10. Preparing Ourselves for the Lord's Supper (1 Corinthians 11: 27-34)

by Dr. Ralph F. Wilson
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Sieger Köder (German priest-artist, 1925- ), "The Last Supper." The painting is from the perspective of Christ facing his disciples. You see Jesus' face reflected in the cup of red wine, the Chi Rho symbol in the broken bread, the cross, etc.
The Apostle Paul makes it clear that it is possible to approach the Lord's Table in an "unworthy manner." Just what does this mean? How can we prepare ourselves to partake of the Lord's Supper?

"27Therefore, whoever eats the bread or drinks the cup of the Lord in an unworthy manner will be guilty of sinning against the body and blood of the Lord. 28A man ought to examine himself before he eats of the bread and drinks of the cup. 29For anyone who eats and drinks without recognizing the body of the Lord eats and drinks judgment on himself. 30That is why many among you are weak and sick, and a number of you have fallen asleep. 31But if we judged ourselves, we would not come under judgment. 32When we are judged by the Lord, we are being disciplined so that we will not be condemned with the world. 33So then, my brothers, when you come together to eat, wait for each other. 34If anyone is hungry, he should eat at home, so that when you meet together it may not result in judgment. And when I come I will give further directions." (1 Corinthians 11:27-34)

Before we consider eating and drinking unworthily, let's survey the context of Paul's teaching.

Divisions between the Rich and Poor in Corinth (11:17-22)

The church at Corinth had various problems with unity, with divides between pastoral allegiance (1 Corinthians 1:12; 3:1-10), spiritual gifts (1 Corinthians 12-14), and in our passage, economic status. Apparently people in the early church often brought their own food to meetings of the congregation, which would likely have met in the larger homes of the wealthy members. They would eat an Agape Meal together, mixing a communal meal with a celebration of the Lord's Supper. Verses 17-22 give us the situation:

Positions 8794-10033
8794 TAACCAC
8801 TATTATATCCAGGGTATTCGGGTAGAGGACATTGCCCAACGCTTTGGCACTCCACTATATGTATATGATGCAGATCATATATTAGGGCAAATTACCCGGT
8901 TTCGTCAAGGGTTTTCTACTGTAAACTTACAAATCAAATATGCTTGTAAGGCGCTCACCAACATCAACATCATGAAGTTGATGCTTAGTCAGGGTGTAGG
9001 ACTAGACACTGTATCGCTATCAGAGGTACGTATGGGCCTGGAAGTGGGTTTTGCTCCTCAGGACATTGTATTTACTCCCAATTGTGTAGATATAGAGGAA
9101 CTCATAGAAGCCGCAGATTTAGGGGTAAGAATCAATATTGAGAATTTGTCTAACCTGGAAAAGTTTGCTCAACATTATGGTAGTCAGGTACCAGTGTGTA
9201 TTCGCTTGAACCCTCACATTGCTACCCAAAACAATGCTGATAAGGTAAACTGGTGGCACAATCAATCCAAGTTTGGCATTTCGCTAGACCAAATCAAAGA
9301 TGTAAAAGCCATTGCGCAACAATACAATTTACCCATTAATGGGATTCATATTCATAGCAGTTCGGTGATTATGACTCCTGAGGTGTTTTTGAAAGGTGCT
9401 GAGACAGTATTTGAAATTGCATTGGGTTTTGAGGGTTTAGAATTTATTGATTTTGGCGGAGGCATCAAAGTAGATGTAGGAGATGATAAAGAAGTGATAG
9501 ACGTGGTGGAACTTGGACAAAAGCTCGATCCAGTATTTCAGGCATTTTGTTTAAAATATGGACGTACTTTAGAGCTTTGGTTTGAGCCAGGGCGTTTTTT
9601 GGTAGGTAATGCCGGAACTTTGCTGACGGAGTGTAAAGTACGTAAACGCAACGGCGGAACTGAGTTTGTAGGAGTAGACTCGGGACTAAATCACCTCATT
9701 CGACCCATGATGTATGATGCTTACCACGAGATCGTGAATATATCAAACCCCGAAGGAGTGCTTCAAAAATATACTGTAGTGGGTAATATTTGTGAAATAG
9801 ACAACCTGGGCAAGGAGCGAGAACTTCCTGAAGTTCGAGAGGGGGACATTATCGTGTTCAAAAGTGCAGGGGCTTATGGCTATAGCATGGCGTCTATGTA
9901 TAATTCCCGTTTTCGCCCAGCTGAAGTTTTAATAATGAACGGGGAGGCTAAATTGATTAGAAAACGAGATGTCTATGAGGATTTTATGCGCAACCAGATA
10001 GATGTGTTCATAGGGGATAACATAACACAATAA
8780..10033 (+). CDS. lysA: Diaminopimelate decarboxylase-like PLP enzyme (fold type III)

"17In the following directives I have no praise for you, for your meetings do more harm than good. 18In the first place, I hear that when you come together as a church, there are divisions among you, and to some extent I believe it. 19No doubt there have to be differences among you to show which of you have God's approval. 20When you come together, it is not the Lord's Supper you eat, 21for as you eat, each of you goes ahead without waiting for anybody else. One remains hungry, another gets drunk. 22Don't you have homes to eat and drink in? Or do you despise the church of God and humiliate those who have nothing? What shall I say to you? Shall I praise you for this? Certainly not!" (1 Corinthians 11:17-22)

The problem in Corinth was that the rich would go ahead and eat without waiting for others -- and not even making sure that the poor in the congregation had eaten or even brought food with them. The poor probably made up a large portion of the congregation, many of them slaves (1 Corinthians 7:21-23).

The class divisions in the society at large remained in the church. By eating without the poor, the rich showed utter disdain for their brothers and sisters. It was more than rudeness. It was an offence against Christian unity.